But this is not the end of the matter. He promised the apostles, "Howbeit when he, the Spirit of truth, is come, he will guide you into all truth: for he shall not speak of himself; but whatsoever he shall hear, that shall he speak" (John 16:13). The promise of Christ was very definite, and very broad. The Spirit of truth-who knows the mind or "things of God" (1 Cor. 2:10) would guide the apostles "into all the truth, "(5) or "into the truth in. all its parts."(6)
"The 'many things' which would thus be said must be presumed to have been said on highest authority; and hence the unapproachable dignity of the apostles themselves; hence the secret of all their binding and losing power; hence the revelations they have been able to supply with reference to Christ and salvation, glory, duty, and eternal life, and all the laws of the kingdom. From this vast promise we see the sufficiency of the apostolic teaching, and by implication the portion of it which is committed to writing. Our Lord had delivered to his disciples nothing but the truth;' but from the nature of the case they must wait for the truth in its completeness, the whole truth of salvation and deliverance."(7)
This calls to mind what the inspired writer said about that "great salvation; which at the first began to be spoken by the Lord, and was confirmed unto us by them that heard him; God also bearing them witness, both with signs and wonders . . . . " (Heb. 2:3-4). He who spoke from the first and what He spoke, along with all the fullness of the revelation of God, is made known in the holy writings. Peter wrote "that ye may be able after my decease to have these things always in remembrance" (1 Pet. 1:15; cf. 3:1-2). "All scripture is given by inspiration of God" giving everything that is "profitable" for every "man of God" regarding every good work (2 Tim. 3:16-17). The scriptures or "holy writings" of the New Covenant are of God-thus conforming to the will of God, indeed conforming to the very being of God-thus those holy writings are legal, lawful, and right.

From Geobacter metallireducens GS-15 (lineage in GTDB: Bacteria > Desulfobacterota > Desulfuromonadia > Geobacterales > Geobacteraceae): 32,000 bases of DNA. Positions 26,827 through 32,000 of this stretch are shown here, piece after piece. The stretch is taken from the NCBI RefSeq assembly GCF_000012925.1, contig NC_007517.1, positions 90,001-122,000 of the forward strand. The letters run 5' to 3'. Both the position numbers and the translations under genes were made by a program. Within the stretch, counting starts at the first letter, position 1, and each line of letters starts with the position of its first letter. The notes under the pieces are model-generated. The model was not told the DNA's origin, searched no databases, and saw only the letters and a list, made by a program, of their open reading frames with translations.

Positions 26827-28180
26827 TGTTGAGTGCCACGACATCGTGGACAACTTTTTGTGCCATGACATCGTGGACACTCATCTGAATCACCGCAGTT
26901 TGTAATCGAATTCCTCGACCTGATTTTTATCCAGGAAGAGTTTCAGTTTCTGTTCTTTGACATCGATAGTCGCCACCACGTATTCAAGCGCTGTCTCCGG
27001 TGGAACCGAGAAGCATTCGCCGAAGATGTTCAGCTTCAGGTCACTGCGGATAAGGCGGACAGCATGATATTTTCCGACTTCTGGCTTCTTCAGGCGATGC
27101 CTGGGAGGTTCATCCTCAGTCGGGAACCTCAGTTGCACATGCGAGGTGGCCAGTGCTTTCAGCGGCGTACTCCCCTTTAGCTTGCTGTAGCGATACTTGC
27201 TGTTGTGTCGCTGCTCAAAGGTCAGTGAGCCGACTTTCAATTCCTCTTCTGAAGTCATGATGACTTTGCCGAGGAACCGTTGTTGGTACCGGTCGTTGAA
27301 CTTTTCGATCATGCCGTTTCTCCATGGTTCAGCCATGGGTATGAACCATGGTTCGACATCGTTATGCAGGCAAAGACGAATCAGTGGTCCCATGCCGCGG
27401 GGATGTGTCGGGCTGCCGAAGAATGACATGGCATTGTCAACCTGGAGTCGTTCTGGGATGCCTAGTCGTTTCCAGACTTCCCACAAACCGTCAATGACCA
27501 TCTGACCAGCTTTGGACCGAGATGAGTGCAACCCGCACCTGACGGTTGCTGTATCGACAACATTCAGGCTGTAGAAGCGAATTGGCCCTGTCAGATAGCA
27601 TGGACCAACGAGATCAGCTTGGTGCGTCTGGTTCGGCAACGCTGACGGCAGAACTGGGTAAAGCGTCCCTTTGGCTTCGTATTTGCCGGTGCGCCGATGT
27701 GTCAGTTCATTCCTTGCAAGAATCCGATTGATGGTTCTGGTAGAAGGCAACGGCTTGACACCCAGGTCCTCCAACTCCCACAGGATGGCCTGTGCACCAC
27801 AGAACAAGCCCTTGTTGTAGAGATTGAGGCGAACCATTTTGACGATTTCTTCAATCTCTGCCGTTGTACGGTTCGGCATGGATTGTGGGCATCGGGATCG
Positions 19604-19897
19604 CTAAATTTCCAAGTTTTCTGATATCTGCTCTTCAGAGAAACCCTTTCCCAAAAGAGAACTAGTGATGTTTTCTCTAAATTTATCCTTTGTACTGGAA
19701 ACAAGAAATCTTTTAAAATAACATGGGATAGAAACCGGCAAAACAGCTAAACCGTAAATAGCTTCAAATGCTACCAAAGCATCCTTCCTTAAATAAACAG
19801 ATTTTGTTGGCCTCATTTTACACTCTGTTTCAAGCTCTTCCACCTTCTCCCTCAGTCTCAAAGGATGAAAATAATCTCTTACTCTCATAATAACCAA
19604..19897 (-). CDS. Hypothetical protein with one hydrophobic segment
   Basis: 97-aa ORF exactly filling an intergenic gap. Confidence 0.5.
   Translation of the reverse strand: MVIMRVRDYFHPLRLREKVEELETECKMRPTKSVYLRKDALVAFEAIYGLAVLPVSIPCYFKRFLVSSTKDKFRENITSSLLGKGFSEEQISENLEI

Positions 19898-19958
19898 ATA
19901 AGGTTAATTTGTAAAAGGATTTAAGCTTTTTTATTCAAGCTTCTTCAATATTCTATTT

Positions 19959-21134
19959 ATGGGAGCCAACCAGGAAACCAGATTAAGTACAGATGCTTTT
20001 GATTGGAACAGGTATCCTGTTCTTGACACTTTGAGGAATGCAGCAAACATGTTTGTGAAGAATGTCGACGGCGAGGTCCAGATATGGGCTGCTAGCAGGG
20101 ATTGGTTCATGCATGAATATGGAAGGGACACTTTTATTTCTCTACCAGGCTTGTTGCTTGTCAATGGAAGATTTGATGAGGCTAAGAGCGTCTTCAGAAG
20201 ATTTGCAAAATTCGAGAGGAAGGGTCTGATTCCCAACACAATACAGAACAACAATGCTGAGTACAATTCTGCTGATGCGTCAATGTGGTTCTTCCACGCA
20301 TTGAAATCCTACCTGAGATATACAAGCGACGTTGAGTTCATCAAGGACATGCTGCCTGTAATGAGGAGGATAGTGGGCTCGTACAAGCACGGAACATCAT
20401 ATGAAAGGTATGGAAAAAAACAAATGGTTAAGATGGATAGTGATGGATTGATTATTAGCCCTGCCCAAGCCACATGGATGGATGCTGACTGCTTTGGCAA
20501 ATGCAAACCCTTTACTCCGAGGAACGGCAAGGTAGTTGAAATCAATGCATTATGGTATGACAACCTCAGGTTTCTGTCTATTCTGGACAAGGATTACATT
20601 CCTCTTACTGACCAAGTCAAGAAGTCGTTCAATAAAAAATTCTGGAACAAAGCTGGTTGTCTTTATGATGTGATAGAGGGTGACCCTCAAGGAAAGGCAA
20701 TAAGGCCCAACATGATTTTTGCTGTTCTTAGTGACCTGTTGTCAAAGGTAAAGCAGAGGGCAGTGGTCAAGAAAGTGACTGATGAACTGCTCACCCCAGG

The New Testament not only "contains" (a word used by elusive liberals for the purpose of ambiguity) but also is the message of God's grace. "And now, brethren, I commend you to God, and to the word of his grace, which is able to build you up, and to give you an inheritance among all them which are sanctified" (Acts 20:32). How does the word of grace save us--bring us into the unmerited favor of God? "Seeing ye have purified your souls in obeying the truth" (1 Pet, 2:22). It is like asking how does Christ save us: "he became the author of eternal salvation unto all them that obey him" (Heb. 5:9). On the first Pentecost after Christ arose, "they that gladly received his word were baptized" and the Lord added them to that number who stand in His unmerited favor. Primary obedience did not deserve God's favor or earn it, but was the action of undeserving sinners throwing themselves upon the mercy of the court by meeting the conditions of forgiveness. That was not the end of the matter. "And they continued steadfastly in the apostles' doctrine and fellowship, and in breaking of bread, and in prayers" (Acts 2:42). Those who were brought into the unmerited favor of God continued to stand in grace as they continued to abide in the word of His grace. As sin entered their lives from time to time, the blood of Christ was still a fountain free according as they sought forgiveness in an humble, penitent attitude (Acts 8:21-24; 1 Jn. 1). This continuance in the message of grace did not earn, deserve, or merit anything-it rather evidenced an emptying of self and a reliance upon the mercy and grace of God. Just as surely as the scheme of redemption is rational and emotional, it is legal and lawful.